Rating: 7/10

Saturday, December 3, 2011

Birds of Prey #2

Back to the New 52! Here's another of the issue #2's.

Title: Birds of Prey
Issue: 2
Date: December 2011
Publisher: DC Comics
Writer: Duane Swierczynski
Artist: Jesus Saiz
Colorist: Allen Passalaqua
Letterer: Carlos M. Mangual
Editor: Janelle Asselin
Cover: Jesus Saiz, Nei Ruffino

We open with Katana killing a bunch of guys with, well, her katana. She mentions that she's heading for Gotham City.

Meanwhile, Canary and Starling learn what the rest of us have suspected for the last few years: That TSA screening is essentially useless. Kaboom follows. Investigation follows that. Katana joins the team and they are attempting to track down a mystery compound found at the scene of the bombing. Except they call it a mystery "element".

Hey, DC, if you need a chemistry teacher on the writing staff, I'm available. Just sayin.

Things proceed pretty quickly to the brawl portion of the story. Nice looking fight scene, but it's just the girls taking down a bunch of jobbers in stealthsuits. Haven't had your vegetables today? How about this nice helping of squash?

And speaking of vegetables, here's the new surprise addition to the team, which would be shocking except for the fact that she was on the cover of the first issue. Welcome to the side of good, Poison Ivy.

This issue was fun in a relatively harmless way. There isn't much depth to the characters other than Canary. Sparrow is the goofy reckless loose cannon and Katana is the scary psycho who talks to her dead husband's spirit (inhabiting her sword!). The villains are generic. But character devel0pment can happen with time, and the story is providing a fun ride in the meantime.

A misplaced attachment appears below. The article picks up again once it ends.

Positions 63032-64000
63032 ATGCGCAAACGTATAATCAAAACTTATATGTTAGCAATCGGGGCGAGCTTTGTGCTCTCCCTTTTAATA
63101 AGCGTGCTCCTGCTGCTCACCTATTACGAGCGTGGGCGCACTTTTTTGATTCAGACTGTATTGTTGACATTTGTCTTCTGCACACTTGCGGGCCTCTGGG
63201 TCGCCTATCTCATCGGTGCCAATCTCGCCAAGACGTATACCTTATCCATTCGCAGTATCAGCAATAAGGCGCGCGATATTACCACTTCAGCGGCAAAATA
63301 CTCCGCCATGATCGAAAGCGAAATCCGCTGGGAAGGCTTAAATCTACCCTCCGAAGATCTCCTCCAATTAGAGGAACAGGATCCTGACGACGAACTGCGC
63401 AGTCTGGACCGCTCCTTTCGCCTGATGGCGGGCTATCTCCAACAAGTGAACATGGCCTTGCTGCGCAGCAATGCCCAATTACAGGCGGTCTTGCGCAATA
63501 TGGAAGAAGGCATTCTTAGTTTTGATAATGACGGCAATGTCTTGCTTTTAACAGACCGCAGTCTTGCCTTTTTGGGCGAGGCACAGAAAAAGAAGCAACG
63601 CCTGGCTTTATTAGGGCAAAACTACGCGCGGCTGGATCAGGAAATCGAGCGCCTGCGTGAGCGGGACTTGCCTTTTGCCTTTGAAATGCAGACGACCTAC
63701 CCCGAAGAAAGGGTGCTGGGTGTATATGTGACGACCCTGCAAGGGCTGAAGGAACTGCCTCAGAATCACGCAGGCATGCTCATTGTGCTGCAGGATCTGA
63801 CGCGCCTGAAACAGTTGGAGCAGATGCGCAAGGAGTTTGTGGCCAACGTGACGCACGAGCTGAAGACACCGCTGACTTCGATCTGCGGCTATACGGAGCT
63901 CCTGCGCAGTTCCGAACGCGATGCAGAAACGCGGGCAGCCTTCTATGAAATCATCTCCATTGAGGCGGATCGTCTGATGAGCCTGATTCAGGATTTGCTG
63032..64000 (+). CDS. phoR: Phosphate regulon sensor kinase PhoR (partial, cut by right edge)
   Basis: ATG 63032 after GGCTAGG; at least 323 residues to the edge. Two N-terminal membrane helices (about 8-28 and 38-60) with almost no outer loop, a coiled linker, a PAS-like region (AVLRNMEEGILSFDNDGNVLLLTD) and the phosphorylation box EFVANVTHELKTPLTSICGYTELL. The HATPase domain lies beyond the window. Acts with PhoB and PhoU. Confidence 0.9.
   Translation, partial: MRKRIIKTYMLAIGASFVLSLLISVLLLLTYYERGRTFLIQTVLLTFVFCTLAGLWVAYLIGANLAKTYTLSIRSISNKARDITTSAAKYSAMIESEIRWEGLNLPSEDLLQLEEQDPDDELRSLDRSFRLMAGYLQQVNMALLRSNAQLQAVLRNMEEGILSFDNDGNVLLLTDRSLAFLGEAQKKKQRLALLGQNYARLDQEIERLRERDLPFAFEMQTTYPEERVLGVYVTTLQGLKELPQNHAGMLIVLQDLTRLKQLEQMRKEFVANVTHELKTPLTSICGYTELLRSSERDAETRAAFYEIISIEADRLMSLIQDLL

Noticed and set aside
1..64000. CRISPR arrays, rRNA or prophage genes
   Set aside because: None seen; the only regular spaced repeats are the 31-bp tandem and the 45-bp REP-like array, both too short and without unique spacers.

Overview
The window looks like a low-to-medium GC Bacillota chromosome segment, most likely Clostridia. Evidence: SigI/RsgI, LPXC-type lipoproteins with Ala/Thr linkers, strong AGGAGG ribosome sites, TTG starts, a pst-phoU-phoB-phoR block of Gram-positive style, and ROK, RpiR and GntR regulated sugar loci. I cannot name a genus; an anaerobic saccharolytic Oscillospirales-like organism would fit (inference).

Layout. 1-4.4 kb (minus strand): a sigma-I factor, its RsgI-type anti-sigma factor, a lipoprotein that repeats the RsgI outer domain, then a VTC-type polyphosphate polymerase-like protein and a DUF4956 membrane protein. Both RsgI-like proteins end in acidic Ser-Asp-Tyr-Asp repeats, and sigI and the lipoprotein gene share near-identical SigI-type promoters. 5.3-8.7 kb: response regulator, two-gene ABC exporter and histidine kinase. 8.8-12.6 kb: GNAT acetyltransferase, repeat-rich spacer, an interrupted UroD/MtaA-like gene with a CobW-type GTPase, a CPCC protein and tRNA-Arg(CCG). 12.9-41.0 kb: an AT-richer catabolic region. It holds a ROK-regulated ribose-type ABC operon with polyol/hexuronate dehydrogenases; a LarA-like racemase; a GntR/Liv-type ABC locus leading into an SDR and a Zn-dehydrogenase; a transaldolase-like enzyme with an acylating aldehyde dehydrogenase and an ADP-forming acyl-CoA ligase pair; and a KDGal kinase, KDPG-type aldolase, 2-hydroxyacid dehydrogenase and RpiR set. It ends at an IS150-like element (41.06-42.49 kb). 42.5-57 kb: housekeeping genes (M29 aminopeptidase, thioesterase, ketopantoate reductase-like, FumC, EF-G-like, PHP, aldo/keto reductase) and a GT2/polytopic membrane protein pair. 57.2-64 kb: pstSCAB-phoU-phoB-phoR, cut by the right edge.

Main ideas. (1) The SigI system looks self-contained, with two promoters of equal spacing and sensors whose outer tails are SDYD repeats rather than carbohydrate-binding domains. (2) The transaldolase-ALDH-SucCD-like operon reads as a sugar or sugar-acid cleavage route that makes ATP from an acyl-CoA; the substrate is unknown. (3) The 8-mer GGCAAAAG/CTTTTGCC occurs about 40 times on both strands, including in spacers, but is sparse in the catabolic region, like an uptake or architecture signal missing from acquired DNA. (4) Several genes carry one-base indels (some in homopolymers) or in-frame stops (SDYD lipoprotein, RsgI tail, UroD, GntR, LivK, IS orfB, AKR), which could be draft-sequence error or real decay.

Rating: 7/10

Friday, December 2, 2011

Society's Ills: The Lumpy Bandit

I'm back from the Nanowrimo and day job silly season and heading right back to the reviews. I attended Gobble-Con in Stamford CT a couple of weeks back and picked up some indy comics there. First up is a minicomic by Lisa Cavalear.

Title: Society's Ills in The Lumpy Bandit
Date: 2011
Writer: Lisa Cavalear
Artist: Lisa Cavalear

Four-page minicomic webcomic preview by Lisa Cavalear.

Tiny works at the University Library Circulation, Reserve, and Gripe Desk. His stoner buddies arrive in time for Tiny to pass along the news of a mysterious convenience store robbery by someone dressed as Lumpy the library mascot.

This is really just a single gag strip in minicomic form, but writer/artist Lisa Cavalear manages to throw in a decent number of little visual jokes and funny offhand bits in the dialogue. I'm not really that into stoner humor, but there were enough library jokes to keep me entertained.

Rating: 6/10